According to recent Bureau of Labor Statistics report, unemployment for post-9/11 veterans is 9.2%, but nearly four times that — 35% — for veterans age 20-24.
The picture is complicated, to be sure.
But it’s also troubling. Here are three steps we must take right now to soften the landing for veterans — especially those with injuries — in the civilian economy:
Solve the complex puzzle of employment for veterans with disabilities. Twenty-five percent of recent veterans report having a service-connected disability — from hearing loss, to burns, and missing limbs, in addition to traumatic brain injury and post-traumatic stress.
Yet there is proof that even for those with life-altering injuries, employment is not only possible, but probable. Programs like the National Organization on Disability’s Wounded Warrior Careers initiative are helping veterans with serious disabilities achieve meaningful, rewarding and sustainable careers in the civilian sector.
Of the 275 transitioning veterans this program serves, 70% are employed, or receiving education and training to get there. We must adopt models like this to keep our injured heroes productively engaged in the workforce where their talents and ideas can not only shine, but fuel our economy.
Put entrepreneurial veterans on the path to business ownership.
More than a million service members will return to the homefront over the next five years. With these kind of numbers, even the record efforts of large companies who have pledged to employ them will not be enough.
Studies show a natural correlation between military service and business ownership. We need more programs like those by the Institute for Veteran and Military Families at Syracuse University to educate and train service members to chart their own careers.
Beyond world-class training, they’ll need access to contacts and capital, so private sector partners must step in as mentors, lenders, partners, investors and angels to make their dreams for business ownership a reality.
Small businesses are America’s job engine. Putting a new generation of vetrepreneurs behind the wheel will help move our heroes, and our nation, forward.
Smooth the transition from combat to college.
After World War II, half of all college students were veterans. Today that number is less than 5%. Yet according to a 2012 study by the Bureau of Labor Statistics, nearly one-half of all new jobs created through 2018 will require a post-secondary education or certificate.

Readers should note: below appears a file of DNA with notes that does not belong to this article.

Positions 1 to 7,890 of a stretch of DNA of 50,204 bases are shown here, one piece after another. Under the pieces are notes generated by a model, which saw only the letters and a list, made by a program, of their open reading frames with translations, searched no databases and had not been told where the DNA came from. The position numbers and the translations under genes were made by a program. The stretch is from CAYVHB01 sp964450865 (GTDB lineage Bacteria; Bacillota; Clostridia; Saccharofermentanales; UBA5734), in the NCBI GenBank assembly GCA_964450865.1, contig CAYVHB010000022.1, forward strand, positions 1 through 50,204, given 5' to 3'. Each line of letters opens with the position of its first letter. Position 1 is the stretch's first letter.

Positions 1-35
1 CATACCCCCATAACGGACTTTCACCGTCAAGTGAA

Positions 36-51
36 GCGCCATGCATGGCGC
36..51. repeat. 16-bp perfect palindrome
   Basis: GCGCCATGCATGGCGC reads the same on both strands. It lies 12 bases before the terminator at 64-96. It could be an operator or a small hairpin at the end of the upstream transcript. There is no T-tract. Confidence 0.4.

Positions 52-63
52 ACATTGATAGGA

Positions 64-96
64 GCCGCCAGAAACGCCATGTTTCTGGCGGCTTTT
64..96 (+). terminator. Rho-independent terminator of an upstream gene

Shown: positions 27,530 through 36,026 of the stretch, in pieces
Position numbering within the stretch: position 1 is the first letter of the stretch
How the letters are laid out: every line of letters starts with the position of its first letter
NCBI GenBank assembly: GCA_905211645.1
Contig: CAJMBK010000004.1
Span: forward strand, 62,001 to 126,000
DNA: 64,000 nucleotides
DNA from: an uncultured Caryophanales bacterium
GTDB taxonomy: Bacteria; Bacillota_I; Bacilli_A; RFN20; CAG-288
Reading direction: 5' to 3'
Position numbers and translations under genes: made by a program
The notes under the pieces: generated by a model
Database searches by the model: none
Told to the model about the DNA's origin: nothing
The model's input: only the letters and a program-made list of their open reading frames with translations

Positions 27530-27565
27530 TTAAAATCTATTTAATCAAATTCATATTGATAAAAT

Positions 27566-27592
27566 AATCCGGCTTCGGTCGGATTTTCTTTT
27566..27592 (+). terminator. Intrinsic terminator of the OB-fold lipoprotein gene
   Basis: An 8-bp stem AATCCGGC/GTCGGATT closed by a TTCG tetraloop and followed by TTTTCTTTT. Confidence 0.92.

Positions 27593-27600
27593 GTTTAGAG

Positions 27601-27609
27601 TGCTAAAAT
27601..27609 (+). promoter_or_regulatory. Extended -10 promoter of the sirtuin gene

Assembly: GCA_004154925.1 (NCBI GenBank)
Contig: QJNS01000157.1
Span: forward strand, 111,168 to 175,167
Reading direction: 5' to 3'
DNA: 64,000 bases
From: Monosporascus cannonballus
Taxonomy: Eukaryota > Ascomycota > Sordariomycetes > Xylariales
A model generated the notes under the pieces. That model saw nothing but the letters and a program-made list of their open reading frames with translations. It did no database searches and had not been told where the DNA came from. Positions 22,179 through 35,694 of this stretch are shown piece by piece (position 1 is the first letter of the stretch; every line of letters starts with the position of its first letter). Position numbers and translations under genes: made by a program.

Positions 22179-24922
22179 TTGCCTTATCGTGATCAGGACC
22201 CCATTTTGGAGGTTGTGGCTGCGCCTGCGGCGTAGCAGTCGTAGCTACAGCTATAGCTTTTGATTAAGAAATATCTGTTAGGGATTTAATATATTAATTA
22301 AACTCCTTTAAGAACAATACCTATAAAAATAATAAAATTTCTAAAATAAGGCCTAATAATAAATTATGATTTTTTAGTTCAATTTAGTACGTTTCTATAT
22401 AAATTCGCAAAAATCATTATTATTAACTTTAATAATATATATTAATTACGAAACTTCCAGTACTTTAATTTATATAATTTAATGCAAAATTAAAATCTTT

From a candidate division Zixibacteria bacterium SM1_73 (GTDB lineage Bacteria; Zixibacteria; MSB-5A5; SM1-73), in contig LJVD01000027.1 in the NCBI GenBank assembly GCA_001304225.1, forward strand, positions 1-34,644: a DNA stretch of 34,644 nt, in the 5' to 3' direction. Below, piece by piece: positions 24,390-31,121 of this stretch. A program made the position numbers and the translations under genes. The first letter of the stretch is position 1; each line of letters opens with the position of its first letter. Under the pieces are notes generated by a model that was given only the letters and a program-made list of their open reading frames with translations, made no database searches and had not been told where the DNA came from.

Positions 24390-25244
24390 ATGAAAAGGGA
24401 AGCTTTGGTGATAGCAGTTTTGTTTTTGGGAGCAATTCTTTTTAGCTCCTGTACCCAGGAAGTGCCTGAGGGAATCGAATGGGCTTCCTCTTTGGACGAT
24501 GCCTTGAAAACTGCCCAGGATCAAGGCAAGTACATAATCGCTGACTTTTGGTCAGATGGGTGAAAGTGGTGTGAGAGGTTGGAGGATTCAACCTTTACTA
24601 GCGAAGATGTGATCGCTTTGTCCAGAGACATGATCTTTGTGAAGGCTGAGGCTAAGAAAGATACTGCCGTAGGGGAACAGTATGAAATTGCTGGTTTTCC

Veterans learn valuable skills while serving their countries. But military service enhances, not replaces, education.
Of course, not every veteran will go to college, but those who do need a peer support network, and a welcoming campus environment with faculty, coaches, administrators and clergy trained to understand and meet their needs. Especially for veterans who have experienced post-traumatic stress or depression, the availability of mental health resources on college campuses can play a vital role in helping them graduate.
We admire the work of the American Council on Education and the Student Veterans of America to support student veterans and the institutions who educate them with veteran-friendly campus cultures and practices. These best practices must be implemented consistently, nationwide, for student veterans to succeed at college and contribute to society in the same meaningful way they did during war.
To do all of this well, collaboration is essential.
Public-private partnerships are increasing, but we need more of them, with larger scale and longer-term commitment. Government efforts can be siloed, with information sharing sometimes hampered by outdated systems, rules or mindsets.
Finally, nonprofits need to resist acting like competitors, and force the same collaboration in each other that they seek from the corporate sector. We pledge to do our part.
This week, we are convening a meeting to investigate the underlying barriers to employment among post-9/11 veterans with disabilities. When it’s over, we’ll issue a call for grant proposals, but we will reject any request that does not include a process for collaboration with other not-for-profits.
A million heroes are on their way home. They seek what we all do: a sense of purpose, a sustainable source of income, and a successful future for their families.
We must redouble our efforts to ensure their employment transition, indeed the next chapter of their lives, is worthy of their sacrifice. We’re up for the job.
Anne Marie Dougherty is executive director of the Bob Woodruff Foundation, a nonprofit organization named for the ABC newsman seriously injured in Iraq in 2006, and dedicated to ensuring injured service members, veterans and their families thrive once they return home.